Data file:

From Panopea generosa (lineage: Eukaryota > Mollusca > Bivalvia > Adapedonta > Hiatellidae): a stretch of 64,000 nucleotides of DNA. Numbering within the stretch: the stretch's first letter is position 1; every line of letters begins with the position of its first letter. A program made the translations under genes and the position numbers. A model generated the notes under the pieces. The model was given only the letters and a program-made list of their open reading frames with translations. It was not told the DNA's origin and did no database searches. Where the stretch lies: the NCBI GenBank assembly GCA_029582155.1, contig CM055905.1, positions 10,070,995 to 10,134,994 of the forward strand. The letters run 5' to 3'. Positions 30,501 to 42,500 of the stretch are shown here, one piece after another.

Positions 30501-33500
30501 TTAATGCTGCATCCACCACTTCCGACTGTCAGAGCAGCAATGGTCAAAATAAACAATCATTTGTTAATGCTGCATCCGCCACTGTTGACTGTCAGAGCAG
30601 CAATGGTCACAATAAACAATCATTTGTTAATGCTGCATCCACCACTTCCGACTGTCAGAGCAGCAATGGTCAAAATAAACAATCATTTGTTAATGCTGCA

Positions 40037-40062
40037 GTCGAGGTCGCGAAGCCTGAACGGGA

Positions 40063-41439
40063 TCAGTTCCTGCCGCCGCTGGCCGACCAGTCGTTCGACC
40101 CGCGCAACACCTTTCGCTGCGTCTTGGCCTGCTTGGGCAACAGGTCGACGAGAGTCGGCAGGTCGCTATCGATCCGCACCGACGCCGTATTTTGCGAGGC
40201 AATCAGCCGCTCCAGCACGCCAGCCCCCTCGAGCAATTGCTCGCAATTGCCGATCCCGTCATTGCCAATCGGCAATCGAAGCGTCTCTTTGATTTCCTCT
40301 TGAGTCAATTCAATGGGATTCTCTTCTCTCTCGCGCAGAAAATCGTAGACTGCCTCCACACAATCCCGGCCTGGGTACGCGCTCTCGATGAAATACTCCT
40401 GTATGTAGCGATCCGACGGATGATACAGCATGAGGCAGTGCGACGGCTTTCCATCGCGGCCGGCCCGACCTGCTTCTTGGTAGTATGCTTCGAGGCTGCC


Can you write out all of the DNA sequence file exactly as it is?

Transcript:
From Panopea generosa (lineage: Eukaryota > Mollusca > Bivalvia > Adapedonta > Hiatellidae): a stretch of 64,000 nucleotides of DNA. Numbering within the stretch: the stretch's first letter is position 1; every line of letters begins with the position of its first letter. A program made the translations under genes and the position numbers. A model generated the notes under the pieces. The model was given only the letters and a program-made list of their open reading frames with translations. It was not told the DNA's origin and did no database searches. Where the stretch lies: the NCBI GenBank assembly GCA_029582155.1, contig CM055905.1, positions 10,070,995 to 10,134,994 of the forward strand. The letters run 5' to 3'. Positions 30,501 to 42,500 of the stretch are shown here, one piece after another.

Positions 30501-33500
30501 TTAATGCTGCATCCACCACTTCCGACTGTCAGAGCAGCAATGGTCAAAATAAACAATCATTTGTTAATGCTGCATCCGCCACTGTTGACTGTCAGAGCAG
30601 CAATGGTCACAATAAACAATCATTTGTTAATGCTGCATCCACCACTTCCGACTGTCAGAGCAGCAATGGTCAAAATAAACAATCATTTGTTAATGCTGCA

Positions 40037-40062
40037 GTCGAGGTCGCGAAGCCTGAACGGGA

Positions 40063-41439
40063 TCAGTTCCTGCCGCCGCTGGCCGACCAGTCGTTCGACC
40101 CGCGCAACACCTTTCGCTGCGTCTTGGCCTGCTTGGGCAACAGGTCGACGAGAGTCGGCAGGTCGCTATCGATCCGCACCGACGCCGTATTTTGCGAGGC
40201 AATCAGCCGCTCCAGCACGCCAGCCCCCTCGAGCAATTGCTCGCAATTGCCGATCCCGTCATTGCCAATCGGCAATCGAAGCGTCTCTTTGATTTCCTCT
40301 TGAGTCAATTCAATGGGATTCTCTTCTCTCTCGCGCAGAAAATCGTAGACTGCCTCCACACAATCCCGGCCTGGGTACGCGCTCTCGATGAAATACTCCT
40401 GTATGTAGCGATCCGACGGATGATACAGCATGAGGCAGTGCGACGGCTTTCCATCGCGGCCGGCCCGACCTGCTTCTTGGTAGTATGCTTCGAGGCTGCC